Foods Toxic to Pets

Be aware of the foods that could harm your pet.

No matter how much they beg, (and no matter how cute they look when they beg), there are some foods that should never be fed to pets. Below you will find a list of the top toxic “people foods” to avoid feeding your pet. These are not the only foods toxic to your pets. There are other foods that, if ingested in large quantities, will make your pet ill. The following list details the most common and the most toxic foods to avoid.

If you suspect your pet has eaten any of the following foods, please note the amount ingested and contact your veterinarian or the ASPCA Animal Poison Control Center at (888) 426-4435.


Alcoholic beverages and food products containing alcohol can cause vomiting, diarrhea, decreased coordination, central nervous system depression, difficulty breathing, tremors, abnormal blood acidity, coma and even death.


The leaves, fruit, seeds and bark of avocados contain persin, which can cause vomiting and diarrhea in dogs. Birds and rodents are especially sensitive to avocado poisoning, and can develop congestion, difficulty breathing and fluid accumulation around the heart. Sometimes ingestion of avocado may even be fatal.

Chocolate, Coffee, Caffeine

When eaten by pets, chocolate, coffee and products containing caffeine can cause vomiting and diarrhea, panting, excessive thirst and urination, hyperactivity, abnormal heart rhythm, tremors, seizures and even death. Dark chocolate is more dangerous than milk chocolate. Baking chocolate is the most dangerous.

Grapes & Raisins

Grapes and raisins can cause kidney failure. In pets who already have certain health problems, signs may be more dramatic.

Macadamia Nuts

Avoid feeding the entire nut and any cookie or candy which contain Macadamia nuts. These nuts have caused weakness, depression, vomiting, tremors and hyperthermia in dogs. Signs usually appear within 12 hours of ingestion and last approximately 12 to 48 hours.


Because pets do not possess significant amounts of lactase, the enzyme that breaks down lactose in milk, milk and other milk-based products cause them diarrhea or other digestive upset.

Moldy or Spoiled Food

Never feed your pet moldy or spoiled food. Make sure that the lids on your garbage cans are tightly closed at all times.

Onions, Garlic, Chives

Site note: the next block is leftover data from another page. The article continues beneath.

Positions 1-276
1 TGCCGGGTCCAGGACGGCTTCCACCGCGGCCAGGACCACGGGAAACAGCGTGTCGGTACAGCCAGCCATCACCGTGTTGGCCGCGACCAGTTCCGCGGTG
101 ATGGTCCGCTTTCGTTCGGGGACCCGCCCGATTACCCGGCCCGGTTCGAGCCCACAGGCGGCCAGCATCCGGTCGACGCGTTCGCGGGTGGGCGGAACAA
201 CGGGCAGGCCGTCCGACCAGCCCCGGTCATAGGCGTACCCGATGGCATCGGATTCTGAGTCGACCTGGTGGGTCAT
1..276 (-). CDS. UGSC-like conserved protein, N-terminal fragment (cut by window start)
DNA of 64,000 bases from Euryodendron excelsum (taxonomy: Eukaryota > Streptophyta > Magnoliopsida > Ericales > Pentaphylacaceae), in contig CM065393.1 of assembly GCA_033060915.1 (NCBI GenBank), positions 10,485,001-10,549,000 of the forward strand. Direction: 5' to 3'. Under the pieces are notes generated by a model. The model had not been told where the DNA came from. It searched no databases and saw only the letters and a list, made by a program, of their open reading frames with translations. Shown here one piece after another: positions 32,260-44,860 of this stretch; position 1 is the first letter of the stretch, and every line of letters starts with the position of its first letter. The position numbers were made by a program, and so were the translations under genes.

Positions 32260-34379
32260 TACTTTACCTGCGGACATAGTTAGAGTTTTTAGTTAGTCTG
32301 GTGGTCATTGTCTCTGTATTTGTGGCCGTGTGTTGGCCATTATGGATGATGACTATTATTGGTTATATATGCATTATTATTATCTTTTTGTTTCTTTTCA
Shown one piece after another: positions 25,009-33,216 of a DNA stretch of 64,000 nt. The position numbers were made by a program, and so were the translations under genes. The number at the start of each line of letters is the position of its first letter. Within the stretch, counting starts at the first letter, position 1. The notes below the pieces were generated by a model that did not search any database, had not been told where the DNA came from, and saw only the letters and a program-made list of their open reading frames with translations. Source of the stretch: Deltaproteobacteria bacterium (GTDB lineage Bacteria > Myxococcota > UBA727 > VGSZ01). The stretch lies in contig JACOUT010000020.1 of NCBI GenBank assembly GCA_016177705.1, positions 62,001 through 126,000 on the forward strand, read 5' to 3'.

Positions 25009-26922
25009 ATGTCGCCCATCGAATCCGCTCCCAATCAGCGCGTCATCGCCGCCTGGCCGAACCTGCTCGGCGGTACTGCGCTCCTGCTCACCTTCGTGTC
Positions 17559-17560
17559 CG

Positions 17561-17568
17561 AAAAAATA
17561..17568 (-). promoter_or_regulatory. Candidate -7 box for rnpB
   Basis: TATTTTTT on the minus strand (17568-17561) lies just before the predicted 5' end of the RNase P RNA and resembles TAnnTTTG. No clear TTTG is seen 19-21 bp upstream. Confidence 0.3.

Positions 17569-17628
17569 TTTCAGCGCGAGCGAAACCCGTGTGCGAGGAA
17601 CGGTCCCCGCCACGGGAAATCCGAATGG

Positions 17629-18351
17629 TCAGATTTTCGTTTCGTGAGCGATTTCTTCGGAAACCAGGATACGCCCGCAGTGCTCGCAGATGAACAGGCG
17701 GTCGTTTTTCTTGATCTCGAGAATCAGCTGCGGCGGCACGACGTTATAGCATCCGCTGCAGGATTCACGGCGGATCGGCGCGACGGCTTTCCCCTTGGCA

These vegetables and herbs can cause gastrointestinal irritation and could lead to red blood cell damage. Although cats are more susceptible, dogs are also at risk if a large amount is consumed.

Raw/Undercooked Meat, Eggs and Bones

Raw meat and raw eggs can contain bacteria such as Salmonella and E. coli that can be harmful to pets. In addition, raw eggs contain an enzyme called avidin that decreases the absorption of biotin, which can lead to skin and coat problems. Feeding your pet raw bones can result in choking, or sustaining a grave injury should the bone splinter and become lodged in, or puncture, your pet’s digestive tract.


Large amounts of salt can produce excessive thirst and urination, or even sodium ion poisoning in pets. Signs that your pet may have eaten too many salty foods include vomiting, diarrhea, depression, tremors, elevated body temperature, seizures and even death.


Xylitol is used as a sweetener in many products, including gum, candy, baked goods and toothpaste. It can cause insulin release in most species, which can lead to liver failure. Ingesting xylitol can result in vomiting, lethargy, loss of coordination and seizures. Elevated liver enzymes and liver failure can be seen within a few days. 

Yeast Dough


Yeast dough can rise and cause gas to accumulate in your pet’s digestive system. This can be painful and can cause the stomach or intestines to rupture. Because the risk diminishes after the dough is cooked and the yeast has fully risen, pets can have small bits of bread as treats – but never moldy bread. However, these treats should not constitute more than 5 percent to 10 percent of your pet’s daily caloric intake.

For a more comprehensive list of pet toxins, please CLICK HERE 

Information in this article was taken from the ASPCA website and the WebMD website.


I just wanted to thank you for the wonderful care you gave to my cat, Sammy, who had a serious urinary problem. Your cat vet gave him such good care and he was getting better. Unfortunately he met with a predator outside and is gone, but we will never forget the patience and love your vet gave him when he was under her care. Thank you!!

I hope you guys can place a warning out to your patient’s caretakers on the danger of HARTS “TOY” that come in their biscuit box!! Dr. Early and staff did emergency surgery on a weekend after hours)to remove the 16+ parts from his stomach. The end of the toy is just glued on.

Also a big hug for the 11 years of care given to my cat Monkey… She passed last week. would like to include a photo. I know she will be remembered at the Hospital. She was 14.